Apps tells the good stories and the tough ones, from cranberry festivals to migrant workers marching for rights. Some may wish for more detail, as in Wisconsin’s ground water challenges, but, given the task at hand, Wisconsin Agriculture doesn’t have time to linger too long on these complicated challenges of the commons.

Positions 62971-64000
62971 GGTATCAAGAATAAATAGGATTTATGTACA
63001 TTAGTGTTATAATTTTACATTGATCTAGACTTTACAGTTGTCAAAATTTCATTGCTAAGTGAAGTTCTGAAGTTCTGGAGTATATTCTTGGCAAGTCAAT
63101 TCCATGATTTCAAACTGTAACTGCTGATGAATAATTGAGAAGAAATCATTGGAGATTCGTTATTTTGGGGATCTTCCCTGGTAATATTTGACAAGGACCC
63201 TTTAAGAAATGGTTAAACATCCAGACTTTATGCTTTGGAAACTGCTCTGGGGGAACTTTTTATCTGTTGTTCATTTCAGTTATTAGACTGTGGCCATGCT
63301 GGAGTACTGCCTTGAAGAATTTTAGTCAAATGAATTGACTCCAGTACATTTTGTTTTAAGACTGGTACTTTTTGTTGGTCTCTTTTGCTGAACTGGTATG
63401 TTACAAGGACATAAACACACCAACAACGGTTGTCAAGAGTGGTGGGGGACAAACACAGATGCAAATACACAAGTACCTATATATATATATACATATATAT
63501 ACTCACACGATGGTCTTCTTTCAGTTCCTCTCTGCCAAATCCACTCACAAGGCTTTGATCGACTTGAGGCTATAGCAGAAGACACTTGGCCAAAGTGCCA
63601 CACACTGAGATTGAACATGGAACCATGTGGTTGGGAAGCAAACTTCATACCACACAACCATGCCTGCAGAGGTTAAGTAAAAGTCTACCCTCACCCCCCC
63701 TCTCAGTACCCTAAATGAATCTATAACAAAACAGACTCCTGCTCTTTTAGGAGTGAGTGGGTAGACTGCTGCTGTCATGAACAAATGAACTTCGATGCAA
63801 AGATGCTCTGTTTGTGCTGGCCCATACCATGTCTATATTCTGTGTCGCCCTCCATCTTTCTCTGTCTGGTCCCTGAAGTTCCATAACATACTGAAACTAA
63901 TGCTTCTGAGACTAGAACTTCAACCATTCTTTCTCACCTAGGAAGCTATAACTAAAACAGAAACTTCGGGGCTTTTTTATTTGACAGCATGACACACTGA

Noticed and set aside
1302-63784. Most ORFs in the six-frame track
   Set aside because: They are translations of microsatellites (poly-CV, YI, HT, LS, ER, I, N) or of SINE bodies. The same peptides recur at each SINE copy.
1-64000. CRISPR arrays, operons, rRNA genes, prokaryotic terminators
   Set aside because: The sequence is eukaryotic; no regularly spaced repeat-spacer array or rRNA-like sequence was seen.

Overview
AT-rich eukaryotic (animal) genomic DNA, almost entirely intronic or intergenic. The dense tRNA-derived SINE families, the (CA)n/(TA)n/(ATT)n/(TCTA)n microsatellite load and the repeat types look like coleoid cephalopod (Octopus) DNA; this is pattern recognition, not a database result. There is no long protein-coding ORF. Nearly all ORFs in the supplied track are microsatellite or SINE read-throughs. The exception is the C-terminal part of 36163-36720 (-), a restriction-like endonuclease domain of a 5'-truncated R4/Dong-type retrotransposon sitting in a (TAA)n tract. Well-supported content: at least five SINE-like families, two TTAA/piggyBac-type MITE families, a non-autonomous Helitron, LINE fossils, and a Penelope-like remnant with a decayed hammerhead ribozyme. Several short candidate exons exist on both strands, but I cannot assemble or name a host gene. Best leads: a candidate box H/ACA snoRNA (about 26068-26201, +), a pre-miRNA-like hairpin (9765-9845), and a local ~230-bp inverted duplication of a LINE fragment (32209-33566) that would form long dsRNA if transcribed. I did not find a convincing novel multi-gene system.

The author’s storytelling skills are complemented by the quiet hands of the Wisconsin Historical Society Press editors and designers who composed the pullouts, sidebars, photographs, and graphics that steer the book in the friendliest of ways. The sum of all accomplishes a rare feat for books of history: You can pick up Wisconsin Agriculture, open to almost any page, and be instantly drawn in. - See more at: http://www.wisconsinacademy.org/magazine/wisconsin-agriculture-history-jerry-apps#sthash.Rk2vmIOM.dpuf (Bill Berry, Wisconsin Academy of Sciences, Arts & Letters Magazine, March 2016)